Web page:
According to Reporters Sans Frontieres (RSF), freedom of expression is suffering in Nigeria. The organization's most recent Press Freedom Index 2009 categorizes freedom of the press in 175 countries and Nigeria ranked 135, right above Mugabe-controlled Zimbabwe. The only question is whether this categorization by RSF is accurate - Is Nigeria's press free or not?
According to this ranking, Nigeria fell behind many other African countries such as Ghana (27), Mali (31), South Africa (33), Namibia (35), Cape Verde (44), Burkina Faso (57), Botswana (62), Liberia (63), Malawi (64), Tanzania (66), Togo (67), Benin (72), Seychelles (73), Central African Republic (80), Comoros (82), Mozambique (83), Uganda (86), Senegal (89), Guinea Bissau (92), Kenya (96), Zambia (97), Lesotho (99), Guinea (100), Mauritania (102), Burundi (103), Cote D'Ivoire (104), Cameroon (109), Sierra Leone (115), Congo (116), Angola (119), Morocco (127), Gabon (129), Chad (132), Madagascar (134).
It is useful to note that according to this ranking, countries like Guinea (100) which is controlled by a military dictator whose soldiers raped and assaulted various protesters, has a 'freer press' than Nigeria.
DOES THE INDEX ACCURATELY REFLECT THE FREEDOM OF THE PRESS IN NIGERIA?
With every ranking that includes Nigeria, there is great discussion as to whether the index is accurate and how such an index was generated. In this case, it seems RSF considered certain attacks against Nigerian journalists in recent months. For instance, given recent attacks on journalists, it seems it is open season on them. Bayo Ohu, a reporter for The Guardian was shot dead on September 20th, 2009 as he prepared to go to Church. Reaction from civil society was swift and condemnation came in from across the world with demands that his killers be found. During the recent political fracas in Ekiti as a result of elections, the beating of journalists and election observers was caught on film. But such violence against journalists has been going on for years. In 2006, Journalists Against Aids founder, Omololu Falobi was murdered and that same year, THISDAY newspapers lost Godwin Agbroko and then, Abayomi Ogundeji less than 2 years later. In 2008 alone, Channels TV was shut down, armed men raided and arrested journalists from Leadership newspapers and citizen journalists, Emeka Asiwe and Jonathan Elendu were arrested and unlawfully detained under order of President Yar'Adua. Additionally, it has been over 20 years since the assassination of journalist, Dele Giwa, and still his killers are yet to be found. These realities are a damning statement.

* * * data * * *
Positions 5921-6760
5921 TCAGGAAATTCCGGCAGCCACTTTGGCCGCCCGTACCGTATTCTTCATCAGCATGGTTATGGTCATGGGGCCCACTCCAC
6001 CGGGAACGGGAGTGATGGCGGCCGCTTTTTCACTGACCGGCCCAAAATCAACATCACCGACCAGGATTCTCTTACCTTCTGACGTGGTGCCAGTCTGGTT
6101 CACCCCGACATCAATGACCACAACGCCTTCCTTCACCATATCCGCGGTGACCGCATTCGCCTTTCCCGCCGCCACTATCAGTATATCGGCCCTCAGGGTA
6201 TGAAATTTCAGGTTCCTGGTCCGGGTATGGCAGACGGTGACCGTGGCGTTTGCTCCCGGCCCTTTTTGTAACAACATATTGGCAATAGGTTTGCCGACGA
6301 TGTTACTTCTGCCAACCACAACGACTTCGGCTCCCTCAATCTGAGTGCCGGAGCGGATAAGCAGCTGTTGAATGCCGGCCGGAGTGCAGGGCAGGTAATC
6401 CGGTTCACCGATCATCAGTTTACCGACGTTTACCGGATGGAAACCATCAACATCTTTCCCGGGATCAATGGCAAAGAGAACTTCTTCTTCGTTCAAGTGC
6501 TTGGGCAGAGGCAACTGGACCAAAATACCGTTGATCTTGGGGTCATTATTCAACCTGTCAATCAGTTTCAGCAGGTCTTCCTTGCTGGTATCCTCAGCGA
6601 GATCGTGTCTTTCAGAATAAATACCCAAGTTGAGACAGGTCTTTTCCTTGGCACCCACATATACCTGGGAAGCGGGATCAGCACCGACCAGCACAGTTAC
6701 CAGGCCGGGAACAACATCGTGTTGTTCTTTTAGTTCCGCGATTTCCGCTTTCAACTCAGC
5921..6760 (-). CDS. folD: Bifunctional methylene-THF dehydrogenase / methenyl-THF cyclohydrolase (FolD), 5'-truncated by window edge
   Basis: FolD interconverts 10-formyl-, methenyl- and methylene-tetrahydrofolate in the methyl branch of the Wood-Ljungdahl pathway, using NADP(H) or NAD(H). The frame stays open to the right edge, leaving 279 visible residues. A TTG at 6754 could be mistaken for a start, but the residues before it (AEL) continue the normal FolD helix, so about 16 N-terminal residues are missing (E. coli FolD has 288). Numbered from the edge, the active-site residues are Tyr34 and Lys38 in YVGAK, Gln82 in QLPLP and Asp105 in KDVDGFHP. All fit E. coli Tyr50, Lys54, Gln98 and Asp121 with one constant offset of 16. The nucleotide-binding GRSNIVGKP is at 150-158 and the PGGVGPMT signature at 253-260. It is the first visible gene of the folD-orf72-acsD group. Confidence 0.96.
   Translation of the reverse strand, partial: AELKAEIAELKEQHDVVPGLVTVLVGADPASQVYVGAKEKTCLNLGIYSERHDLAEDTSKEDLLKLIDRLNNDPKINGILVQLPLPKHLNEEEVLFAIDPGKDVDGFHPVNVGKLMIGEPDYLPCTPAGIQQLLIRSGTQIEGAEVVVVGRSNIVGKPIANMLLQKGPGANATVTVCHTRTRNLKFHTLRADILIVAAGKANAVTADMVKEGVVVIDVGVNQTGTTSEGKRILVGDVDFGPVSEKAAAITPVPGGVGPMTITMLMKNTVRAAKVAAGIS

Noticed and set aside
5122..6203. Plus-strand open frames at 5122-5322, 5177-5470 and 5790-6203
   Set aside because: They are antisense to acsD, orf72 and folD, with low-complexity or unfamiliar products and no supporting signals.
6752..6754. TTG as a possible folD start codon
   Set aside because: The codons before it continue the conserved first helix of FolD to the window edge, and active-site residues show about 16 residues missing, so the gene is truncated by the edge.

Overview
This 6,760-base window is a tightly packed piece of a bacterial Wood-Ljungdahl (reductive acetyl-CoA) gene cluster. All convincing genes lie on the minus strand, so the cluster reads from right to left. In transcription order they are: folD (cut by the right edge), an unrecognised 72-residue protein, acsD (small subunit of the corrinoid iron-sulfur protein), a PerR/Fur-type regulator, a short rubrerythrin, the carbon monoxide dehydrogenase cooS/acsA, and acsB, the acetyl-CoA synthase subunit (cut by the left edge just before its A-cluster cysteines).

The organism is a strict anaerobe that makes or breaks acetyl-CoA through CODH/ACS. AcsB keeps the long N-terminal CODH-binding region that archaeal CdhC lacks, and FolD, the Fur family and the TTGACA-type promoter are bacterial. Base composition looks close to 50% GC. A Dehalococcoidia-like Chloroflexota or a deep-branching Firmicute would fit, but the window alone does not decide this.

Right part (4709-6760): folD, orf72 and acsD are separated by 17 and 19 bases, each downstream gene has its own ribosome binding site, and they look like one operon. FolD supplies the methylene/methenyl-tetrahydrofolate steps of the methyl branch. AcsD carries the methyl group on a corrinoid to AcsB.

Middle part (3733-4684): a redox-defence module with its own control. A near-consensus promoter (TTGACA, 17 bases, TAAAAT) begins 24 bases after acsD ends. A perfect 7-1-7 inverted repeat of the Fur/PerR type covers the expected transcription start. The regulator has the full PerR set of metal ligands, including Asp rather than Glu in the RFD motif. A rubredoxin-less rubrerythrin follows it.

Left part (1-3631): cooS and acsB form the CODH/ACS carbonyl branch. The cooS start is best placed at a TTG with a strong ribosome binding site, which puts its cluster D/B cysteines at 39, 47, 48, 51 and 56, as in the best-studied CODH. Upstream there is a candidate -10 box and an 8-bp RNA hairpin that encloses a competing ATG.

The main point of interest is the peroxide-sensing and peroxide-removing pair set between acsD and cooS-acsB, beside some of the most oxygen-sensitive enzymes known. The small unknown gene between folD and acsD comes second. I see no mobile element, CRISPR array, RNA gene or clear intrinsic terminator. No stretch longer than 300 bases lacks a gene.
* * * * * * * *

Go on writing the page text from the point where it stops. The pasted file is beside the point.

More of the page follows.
However, although some journalists have lost their lives specifically because of their profession and the stories they may have been investigating, it must be said that historically, Nigeria has been known to have a free press. As far back as 1960, TIME magazine described the Nigerian press as "the freest and most responsible press in black Africa." Undoubtedly, things are not exactly the same almost 50 years later, but still the country has a history of writers and journalists who have used their words to frame public debate and expose many a scandal involving those at every level of the social hierarchy. Unfortunately, that freedom to chase down and report the tough stories also requires certain protections for the press that are clearly lacking and these possibly contributed to Nigeria's poor showing in the RSF ranking.
What is lacking in Nigeria is the enforcement of the legal protections that will limit attacks on journalists and of course, a system that ensures that those who have a hand in those attacks will be swiftly brought to justice. That might be a more accurate and balanced description of the state of the press in Nigeria, and this description is missing when one simply looks at the RSF rankings without context. Unfortunately, a more balanced review of the freedom of Nigeria's press will not change the fact that journalists still face attack, and many citizen journalists and bloggers feel compelled to hide their identity for fear of reprisal as they have witnessed such against others.
No democracy can ever truly develop and thrive in a country where the press is shackled in its duty to report the very news that is crucial to the populace. Consequently, any nation in which the rights and lives of journalists are not protected is doomed to lack truly engaged citizens who are empowered with knowledge to decide their future. Thankfully, many Nigerians are engaged in debate over a variety of issues and rely on the traditional press and increasingly, new media in the form of blogs, such as Nigerian Curiosity, to not only get news, but have passionate discussions about issues of import to them. Regardless of the accuracy or inaccuracy of the RSF Free Press rankings, it is clear that Section 22 of Nigeria's 1999 Constitution provides that "the press, radio, television and other agencies of the mass media shall at all times be free to uphold the fundamental objectives contained in this chapter and uphold the responsibility and accountability of the government to the people". Many of Nigeria's journalists are doing just that, and some pay the ultimate price, but as all citizens pay the price for a shackled press, Nigerians must in turn not allow those who attack and threaten the work journalists do to get away with their schemes.
So what do you think. Is Nigeria's press free?
To see a complete list of murdered Nigerian journalists, since 1992, please visit Commitee to Protect Journalists.
Thanks, as always, to Webround for sending in this information.
Related Articles of Interest:
- Yar'Adua To Sue Nigerian Newspaper
- Channels TV Shut Down By Yar'Adua
- Yar'Adua And The Continuing Heath Issue
- The Consequences of Yar'Adua's Mysterious Health
- Suppression In A Democratic Regime
- Nigerian Blogger Arrested
- Turning Away from Democracy